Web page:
Undocumented students mobilize to win legal status
By Kathryn Rogers
WASHINGTON — As her fellow college graduates busy themselves with spamming every available e-mail inbox with resumes, 25-year-old Lizbeth Mateo keeps to the same Los Angeles coffee shop she’s worked in for the past five years.
A native of Mexico and an undocumented immigrant who’s lived in the U.S. for more than a decade, Mateo earned a bachelor’s degree last year from California State University, Northridge. Though she said she’d like to find a job that would allow her to give back in some way to the low-income community where she grew up, Mateo’s immigration status has put a cap on what she’s able to achieve.
Reading Latino Summit’s 87 ideas released
Adding more bilingual police and providing city forms in both English and Spanish are among 87 recommendations developed at the Reading Latino Summit in August.
Mayor Tom McMahon and Berks County Commissioner Christian Y. Leinbach were among a small group that revealed the summit recommendations Monday at the Daniel Torres Hispanic Center in Reading.
Latino Summit Announces Findings
Volunteers from Reading’s Latino Community had the ear of the decision makers, Monday night. The goal, to help Hispanic residents better integrate in the City of Reading. WFMZ’s Dwayne Parker reports.
>> REPORTER: After months of combing the streets of Reading, the Latino Summit Committee had the exclusive ear of the Mayor, the police and politicians. Topic of discussion: the Latino Community of Reading.
Many Latinos At High Risk For Swine Flu
Health officials say low-income Latino immigrants haven’t been getting enough attention during the H1N1 pandemic. They’re considered a high risk group because they often lack health insurance, have high rates of chronic diseases and difficult jobs.
Let’s start with one of the biggest concerns for this group – working while they’re sick. It’s an ongoing issue for anyone who has a job, call in sick or tough it out?
David Katz is a physician at the Davis Community Clinic, in Yolo County. He says this is a big issue for his patients.
“It’s a conundrum for the Latino worker, the low-income family, because they won’t get sick days and they won’t get paid during the days that they miss.”
This was the case for one Latino patient he just saw in the clinic.
“They probably did have the flu initially a month ago and now they came in with this prolonged cough, and very sick, and it turned out they had pneumonia, that’s a very typical story for someone who is trying to just muscle their way through the illness.”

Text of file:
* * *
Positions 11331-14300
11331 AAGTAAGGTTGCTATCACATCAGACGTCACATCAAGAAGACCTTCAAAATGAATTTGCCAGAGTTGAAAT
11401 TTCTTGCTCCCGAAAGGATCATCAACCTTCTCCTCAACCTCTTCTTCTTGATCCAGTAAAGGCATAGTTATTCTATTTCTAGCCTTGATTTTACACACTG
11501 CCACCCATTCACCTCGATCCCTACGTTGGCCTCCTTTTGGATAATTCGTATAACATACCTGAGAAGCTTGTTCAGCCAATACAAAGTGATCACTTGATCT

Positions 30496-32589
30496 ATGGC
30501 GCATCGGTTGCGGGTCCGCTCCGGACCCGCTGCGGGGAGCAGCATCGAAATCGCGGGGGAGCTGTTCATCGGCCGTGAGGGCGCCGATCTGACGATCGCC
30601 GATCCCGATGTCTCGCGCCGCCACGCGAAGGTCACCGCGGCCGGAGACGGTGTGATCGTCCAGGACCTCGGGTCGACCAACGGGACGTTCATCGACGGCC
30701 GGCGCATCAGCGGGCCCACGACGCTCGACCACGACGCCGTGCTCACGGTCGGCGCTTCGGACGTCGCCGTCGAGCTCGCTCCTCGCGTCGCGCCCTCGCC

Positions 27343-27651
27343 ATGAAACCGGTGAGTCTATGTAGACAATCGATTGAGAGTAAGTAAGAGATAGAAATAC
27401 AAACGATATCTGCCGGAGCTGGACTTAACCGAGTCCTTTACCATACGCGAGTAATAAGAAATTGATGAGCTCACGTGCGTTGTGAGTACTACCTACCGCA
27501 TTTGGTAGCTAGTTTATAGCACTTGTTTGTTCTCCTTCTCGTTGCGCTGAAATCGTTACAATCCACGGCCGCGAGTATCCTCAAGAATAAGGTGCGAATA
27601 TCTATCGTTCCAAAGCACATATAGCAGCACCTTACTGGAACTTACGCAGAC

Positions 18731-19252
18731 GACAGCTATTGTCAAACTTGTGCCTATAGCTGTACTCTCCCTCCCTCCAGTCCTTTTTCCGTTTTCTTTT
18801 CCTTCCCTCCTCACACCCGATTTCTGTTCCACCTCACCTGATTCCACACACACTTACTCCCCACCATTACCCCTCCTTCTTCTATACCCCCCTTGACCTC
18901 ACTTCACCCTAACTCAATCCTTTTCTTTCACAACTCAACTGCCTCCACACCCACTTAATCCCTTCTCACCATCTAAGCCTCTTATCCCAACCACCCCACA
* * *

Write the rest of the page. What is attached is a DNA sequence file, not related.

These two debates don’t mix
Immigration wiggles its nose into health care reform
Tuesday, November 10, 2009 at midnight
There’s a certain poetry to politics. Sometimes, our elected officials try their best to run away from a controversial or difficult topic, only to wind up running into it at every turn.
That’s how it is with President Barack Obama and immigration reform. After promising during the campaign to fix the immigration system with a bold and comprehensive solution, Obama has spent the first year of his presidency trying to delay the issue and focus instead on health care reform. But what do you know? The immigration issue popped up early and often in the health care debate. First, Republicans demanded assurances that illegal immigrants would not be eligible for health care benefits. The administration went even further and barred illegal immigrants from participating in a government-financed public option even if they were willing and able to pay their own way. But how are we supposed to determine legal status given that House Democrats defeated a GOP effort to require proof of citizenship from anyone seeking health care benefits?
Illegal immigrants divide discussions on health care reform
McALLEN — Immigration advocates shouted support for health care reform Monday afternoon as Sen. Kay Bailey Hutchison was ushered away from the airport during a campaign stop in the Rio Grande Valley.
As health care reform takes center stage in the U.S. Senate, the shouting over one divisive and complicated issue won’t stop soon.
Anti-immigrant leaders exploit fears
Attempts to blame immigrants as the cause of economic, population and environmental problems are the latest trend by those seeking to divide communities.
One organization in particular has perfected this tactic, the Federation for American Immigration Reform or FAIR. As the pivotal player in a web of controversial organizations, FAIR pulls the strings of today’s contemporary anti-immigrant movement.
Eight Things President Obama Can Do To Reform Our Immigration System Without Waiting For Congressional Action
by Harry DeMell
President Obama has his hands full during this difficult legislative session (2009). Health care and the war in Afghanistan seem to have taken all his energy. Immigration reform has been passed over.
It seems than congress does not have the time, or the will to tackle immigration reform at this time and possibly not at all during the upcoming midyear election cycle. There are a variety of things the President can do without congressional support to begin the process and help put the system on a track towards reform. The system didn’t get to this sorry state overnight and cannot be fixed overnight.
NV GOP front-runner faces attacks from own party
RENO, Nev.—The high-stakes election is still a year away, but Senate Majority Leader Harry Reid, D-Nev., is already leveling criticism at Republican Sue Lowden, the former state GOP chairwoman, state legislator and Miss America candidate who hopes to unseat him.
Lowden, however, is apparently holding her own against Reid, leading him in mid-October polling. Her problem is the barrage coming from her own party, which remains splintered a year after being soundly beaten at the polls.